Speaking at the signing of the historic Tay Cities Deal agreement on Thursday, Dundee council leader John Alexander voiced the feelings of many with his opening remarks: “Thank God”.
The milestone ceremony in Perth came as a huge relief, after months and months of protracted talks between council leaders, both UK and Scottish governments, as well as industry chiefs and academics.
The Heads of Terms agreement reveals the list of 23 projects that are due to benefit from £300 million of the governments’ funding.
This includes money for the multi-million-pound transformation of Perth City Hall and a much needed transport hub to replace the ageing bus station.
Perth and Kinross Council is in a good position, with much of the legwork on these game-changing projects already completed or under way.
The city hall scheme, for example, has been rumbling on for several years and after a great buzz of excitement when designers were selected in late 2017, things appeared to have ground to a halt.
Same with the bus station plans. There has been a lot of talk about this project for some time, but not a lot of visible movement.
And the redevelopment of the derelict St John’s Primary School – which was at the heart of the City of Culture bid – is still on the starting block.
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The signing of this agreement is a chance to win back that momentum, get these projects going again and give the city its mojo back.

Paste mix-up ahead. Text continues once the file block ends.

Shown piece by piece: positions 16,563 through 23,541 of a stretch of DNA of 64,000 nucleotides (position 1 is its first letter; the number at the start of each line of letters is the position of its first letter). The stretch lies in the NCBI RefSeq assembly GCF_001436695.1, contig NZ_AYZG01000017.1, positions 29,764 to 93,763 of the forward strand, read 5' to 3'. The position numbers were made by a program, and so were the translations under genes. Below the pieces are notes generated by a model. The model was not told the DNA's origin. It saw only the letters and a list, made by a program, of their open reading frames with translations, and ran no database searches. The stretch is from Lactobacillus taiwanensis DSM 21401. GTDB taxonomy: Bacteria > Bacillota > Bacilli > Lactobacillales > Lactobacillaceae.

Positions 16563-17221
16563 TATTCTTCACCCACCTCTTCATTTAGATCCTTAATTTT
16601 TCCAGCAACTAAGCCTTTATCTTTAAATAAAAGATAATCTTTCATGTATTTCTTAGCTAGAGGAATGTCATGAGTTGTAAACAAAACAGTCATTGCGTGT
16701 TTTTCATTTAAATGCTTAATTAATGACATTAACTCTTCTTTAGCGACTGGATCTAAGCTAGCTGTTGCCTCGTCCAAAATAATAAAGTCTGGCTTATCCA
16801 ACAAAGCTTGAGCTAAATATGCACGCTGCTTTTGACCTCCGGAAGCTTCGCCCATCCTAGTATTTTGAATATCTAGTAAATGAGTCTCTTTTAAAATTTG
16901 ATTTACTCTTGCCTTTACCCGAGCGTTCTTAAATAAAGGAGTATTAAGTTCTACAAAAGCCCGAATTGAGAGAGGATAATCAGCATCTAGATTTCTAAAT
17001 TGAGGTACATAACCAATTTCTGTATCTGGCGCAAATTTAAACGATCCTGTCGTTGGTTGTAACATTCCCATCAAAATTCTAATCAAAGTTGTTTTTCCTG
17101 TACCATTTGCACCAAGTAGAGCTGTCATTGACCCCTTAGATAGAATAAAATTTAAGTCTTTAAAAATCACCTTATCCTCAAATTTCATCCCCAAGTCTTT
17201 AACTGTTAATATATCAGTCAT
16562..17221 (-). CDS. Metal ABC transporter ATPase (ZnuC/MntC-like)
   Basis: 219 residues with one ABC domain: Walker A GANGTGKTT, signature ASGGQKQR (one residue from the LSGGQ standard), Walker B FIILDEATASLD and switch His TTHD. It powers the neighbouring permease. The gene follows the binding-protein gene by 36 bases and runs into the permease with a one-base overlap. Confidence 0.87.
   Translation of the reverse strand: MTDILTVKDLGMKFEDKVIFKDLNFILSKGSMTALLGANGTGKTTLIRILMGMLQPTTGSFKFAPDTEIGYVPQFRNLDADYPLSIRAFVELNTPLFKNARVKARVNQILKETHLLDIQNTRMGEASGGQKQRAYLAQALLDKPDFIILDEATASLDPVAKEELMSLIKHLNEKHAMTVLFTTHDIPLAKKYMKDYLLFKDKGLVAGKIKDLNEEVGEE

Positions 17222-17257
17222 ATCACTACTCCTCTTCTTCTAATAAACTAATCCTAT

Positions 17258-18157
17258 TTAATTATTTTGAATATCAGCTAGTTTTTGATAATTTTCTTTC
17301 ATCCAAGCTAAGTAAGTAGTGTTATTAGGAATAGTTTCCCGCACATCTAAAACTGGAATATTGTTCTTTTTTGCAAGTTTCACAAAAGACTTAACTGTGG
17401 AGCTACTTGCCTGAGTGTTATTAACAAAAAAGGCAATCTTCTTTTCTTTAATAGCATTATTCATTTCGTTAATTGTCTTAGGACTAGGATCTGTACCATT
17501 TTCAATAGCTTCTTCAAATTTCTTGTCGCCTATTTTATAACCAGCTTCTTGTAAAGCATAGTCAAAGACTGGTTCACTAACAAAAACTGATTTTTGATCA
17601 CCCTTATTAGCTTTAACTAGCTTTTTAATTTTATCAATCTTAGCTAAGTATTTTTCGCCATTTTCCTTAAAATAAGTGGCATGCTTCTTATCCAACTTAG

There are other things to get excited about, including an upgrade of digital infrastructure to deliver super-fast 5G connections to mobile phone users and a £10 million revamp of Perth Festival Theatre.
But there was a glaring omission at Thursday morning’s ceremony. The all-important Cross Tay Link Road, which was at one stage the council’s top priority for TCD cash, was surprisingly absent.
The council has insisted that this crucial project is still on the table, but other funding sources now being looked at.
There is a chance it could secure funding from the extra £50 million promised by the Scottish Government.
With so much hinging on this project, fresh uncertainty over how it is going to be paid for is a queasy prospect.
Hopefully the council can build on its newly-found confidence and find a way over this particular troubled water, before it gets too choppy.